The same thing happened for the next 9 days.  Ok, I may have skipped the bath a few nights in there, not wanting to deal with the screaming and crying.  But after a while, I couldn’t keep skipping his bath over and over, because he was starting to get stinky.  I realized that I had to deal with this problem, because it wasn’t going away on its own.  My husband and I were baffled, and I was distraught.  I had just learned that my child had autism, and I was already overwhelmed by all of the things he needed to work on.  Now, all of the sudden, here was a new one to add to the list.  Where did he get this fear of baths?

The first thing I did was to ask the pediatrician what to do.  Her suggestion was to tell him 15-20 minutes in advance that he was going to take a bath soon, and then talk about what I was doing during every step of the bath in a calm, soothing voice.  I wrinkled my brow looked at her like she was nuts.  Did she forget that he was just diagnosed with autism?!?!?  “HE DOESN’T UNDERSTAND ANYTHING I SAY TO HIM!” I rudely replied.  “Oh,” was all she said after that.  You start to feel pretty hopeless when you realize that you have stumped your doctor.  If we had a problem like this now, the first person I would go to would be our ABA therapist.  But since this happened in the first 2 weeks after his diagnosis, we hadn’t started ABA yet.

So where did I go next on my quest for help with this problem?  Google, of course!  I learned from searching the internet is that this is actually a common problem among toddlers in general, not just children with autism.  This was comforting for me to read.  In fact, for the last 5 years I have wrestled with this question every time I see an unwanted behavior in either of my children, which is almost daily: Is that an autism behavior, or just a normal child thing?  Most of the time, it’s impossible to know for sure.  For some reason, learning that it was a normal child thing made me feel a little bit better.  There were a lot of articles on the internet about how to help your child get over a fear of baths.  And many of these articles also contained comments from parents who listed strategies that they had used successfully.  But since most of these parents did not have children with autism, many of the suggestions seemed somewhat irrelevant and useless to me.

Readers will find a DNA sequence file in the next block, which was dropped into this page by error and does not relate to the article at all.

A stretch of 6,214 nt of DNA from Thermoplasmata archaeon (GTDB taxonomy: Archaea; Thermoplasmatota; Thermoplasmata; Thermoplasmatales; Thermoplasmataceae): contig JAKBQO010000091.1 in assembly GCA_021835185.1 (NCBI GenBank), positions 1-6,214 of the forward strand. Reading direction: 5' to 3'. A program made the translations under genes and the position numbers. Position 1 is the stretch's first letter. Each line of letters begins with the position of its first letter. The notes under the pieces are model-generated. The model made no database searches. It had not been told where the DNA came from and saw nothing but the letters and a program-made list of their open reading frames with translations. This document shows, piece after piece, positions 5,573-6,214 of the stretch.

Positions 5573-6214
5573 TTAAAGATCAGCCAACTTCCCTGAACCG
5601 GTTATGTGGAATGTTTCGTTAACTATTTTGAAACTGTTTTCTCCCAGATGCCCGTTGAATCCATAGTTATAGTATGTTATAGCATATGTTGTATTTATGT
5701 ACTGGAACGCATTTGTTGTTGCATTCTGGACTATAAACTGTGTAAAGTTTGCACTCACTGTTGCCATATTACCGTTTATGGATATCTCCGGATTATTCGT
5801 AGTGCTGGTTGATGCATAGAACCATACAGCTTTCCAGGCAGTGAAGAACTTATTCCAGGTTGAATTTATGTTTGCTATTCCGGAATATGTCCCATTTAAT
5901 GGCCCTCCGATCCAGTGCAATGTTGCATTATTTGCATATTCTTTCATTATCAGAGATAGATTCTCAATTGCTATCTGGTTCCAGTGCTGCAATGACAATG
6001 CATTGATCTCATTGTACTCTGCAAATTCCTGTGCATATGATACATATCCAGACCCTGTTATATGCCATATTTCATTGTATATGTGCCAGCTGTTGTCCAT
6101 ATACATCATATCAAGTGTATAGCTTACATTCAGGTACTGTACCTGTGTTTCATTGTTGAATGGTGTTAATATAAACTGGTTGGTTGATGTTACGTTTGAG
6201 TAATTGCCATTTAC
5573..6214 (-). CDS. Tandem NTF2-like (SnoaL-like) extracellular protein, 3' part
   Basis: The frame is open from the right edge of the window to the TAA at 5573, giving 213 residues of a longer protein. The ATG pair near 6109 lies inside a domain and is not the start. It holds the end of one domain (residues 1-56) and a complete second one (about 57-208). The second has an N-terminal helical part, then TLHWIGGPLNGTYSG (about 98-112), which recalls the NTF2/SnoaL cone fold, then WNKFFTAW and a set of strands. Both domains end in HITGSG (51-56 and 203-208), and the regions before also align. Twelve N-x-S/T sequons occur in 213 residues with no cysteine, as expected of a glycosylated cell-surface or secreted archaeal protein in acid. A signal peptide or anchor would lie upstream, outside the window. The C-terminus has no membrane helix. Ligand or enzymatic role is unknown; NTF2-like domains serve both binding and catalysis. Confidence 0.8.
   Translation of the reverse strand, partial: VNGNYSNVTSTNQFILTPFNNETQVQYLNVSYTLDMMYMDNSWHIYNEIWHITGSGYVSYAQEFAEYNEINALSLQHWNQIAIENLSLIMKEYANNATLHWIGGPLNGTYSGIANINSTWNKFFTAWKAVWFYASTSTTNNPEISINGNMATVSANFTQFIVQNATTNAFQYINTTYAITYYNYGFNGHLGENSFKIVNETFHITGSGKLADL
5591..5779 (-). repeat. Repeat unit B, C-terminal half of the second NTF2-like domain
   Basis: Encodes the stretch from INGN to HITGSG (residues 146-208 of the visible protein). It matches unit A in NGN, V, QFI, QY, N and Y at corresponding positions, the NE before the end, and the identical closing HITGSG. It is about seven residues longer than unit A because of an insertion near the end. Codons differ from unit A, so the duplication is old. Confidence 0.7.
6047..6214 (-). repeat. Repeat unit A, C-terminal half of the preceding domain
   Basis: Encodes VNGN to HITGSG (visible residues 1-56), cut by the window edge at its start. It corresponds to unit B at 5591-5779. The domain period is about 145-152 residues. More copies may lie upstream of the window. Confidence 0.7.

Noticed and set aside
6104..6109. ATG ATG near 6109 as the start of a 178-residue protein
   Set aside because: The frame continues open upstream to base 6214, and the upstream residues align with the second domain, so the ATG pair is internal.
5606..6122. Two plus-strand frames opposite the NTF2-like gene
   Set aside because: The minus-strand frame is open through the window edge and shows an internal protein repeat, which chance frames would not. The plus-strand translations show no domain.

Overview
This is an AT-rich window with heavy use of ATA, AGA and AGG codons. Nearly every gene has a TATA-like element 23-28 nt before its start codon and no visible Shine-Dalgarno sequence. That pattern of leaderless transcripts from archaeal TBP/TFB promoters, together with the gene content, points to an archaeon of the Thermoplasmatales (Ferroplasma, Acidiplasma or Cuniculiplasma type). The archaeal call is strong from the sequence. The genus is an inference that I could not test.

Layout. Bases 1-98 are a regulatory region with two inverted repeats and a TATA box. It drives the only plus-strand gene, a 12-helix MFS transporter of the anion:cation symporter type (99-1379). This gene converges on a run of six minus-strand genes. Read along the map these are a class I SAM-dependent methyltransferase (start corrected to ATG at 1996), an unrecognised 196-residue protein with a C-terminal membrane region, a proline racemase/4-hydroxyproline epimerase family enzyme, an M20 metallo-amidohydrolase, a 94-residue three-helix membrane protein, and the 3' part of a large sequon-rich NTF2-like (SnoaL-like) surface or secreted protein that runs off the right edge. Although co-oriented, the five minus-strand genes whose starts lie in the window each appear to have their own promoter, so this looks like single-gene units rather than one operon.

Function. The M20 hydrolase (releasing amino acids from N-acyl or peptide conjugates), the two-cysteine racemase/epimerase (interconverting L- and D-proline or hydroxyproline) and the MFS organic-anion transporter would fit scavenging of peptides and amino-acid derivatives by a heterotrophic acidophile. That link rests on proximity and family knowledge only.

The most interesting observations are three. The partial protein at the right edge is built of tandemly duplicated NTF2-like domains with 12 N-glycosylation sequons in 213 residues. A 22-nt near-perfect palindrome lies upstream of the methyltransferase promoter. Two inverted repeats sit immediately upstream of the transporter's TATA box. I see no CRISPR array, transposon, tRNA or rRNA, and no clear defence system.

The first piece of advice that I read on several different websites was to never drain the tub while your child is in it, because some kids develop a fear that they will get sucked down the drain.  I had never drained the tub while SB was still in it, and so I was pretty sure that this was not the issue.  There were also lots of stories of children who had pooped in the tub, and then became scared to get into the bath after that.  Again, I knew that this was not the issue I was dealing with.  Another suggestion was to get into the bath with your child.  I tried this, but it didn’t help at all.  It actually made him even more upset.  I’m not sure why, but I’m guessing that since I had never done it before, it was confusing to him.  I also read that it might help to buy him a new bath toy to get excited about, but if you have read my post “I’m not an ABA Therapist…but I play one on TV,” you will remember that SB didn’t really play with toys yet.  He had no toys that he liked or connected with, so I knew that this suggestion was also no help. 

Then I finally read a piece of advice that I thought might be relevant: bubbles.  SB loved to watch us blow bubbles.  Here was something I could work with!

So on the first night of “Operation Calm Bath,” Charlie and I got to work setting up our bathroom in advance.  We filled the tub with warm water and lots of bubble bath.  To double the bubble fun, I also brought a bottle of bubbles for me to blow.  I put a CD player in the bathroom to play his favorite CD at the time, which was the Fisher Price Little People “Sing-a-Long Favorites.”  We turned the lights down to add to the calming ambience.  Then we went to get our little boy.

Charlie put SB in the tub, and let him stand instead of sit.  Of course, he screamed bloody murder, like always.  But then I started blowing bubbles, and he got distracted.  I blew bubbles, I sang, I reached in and splashed around in the bubble bath.  His crying was intermittent while Charlie washed him off with the washcloth as quickly as possible.  I would say he cried for about 60-75% of the bath, which, sadly, was a huge improvement over the 100% of the previous 9 days.  We called it a success.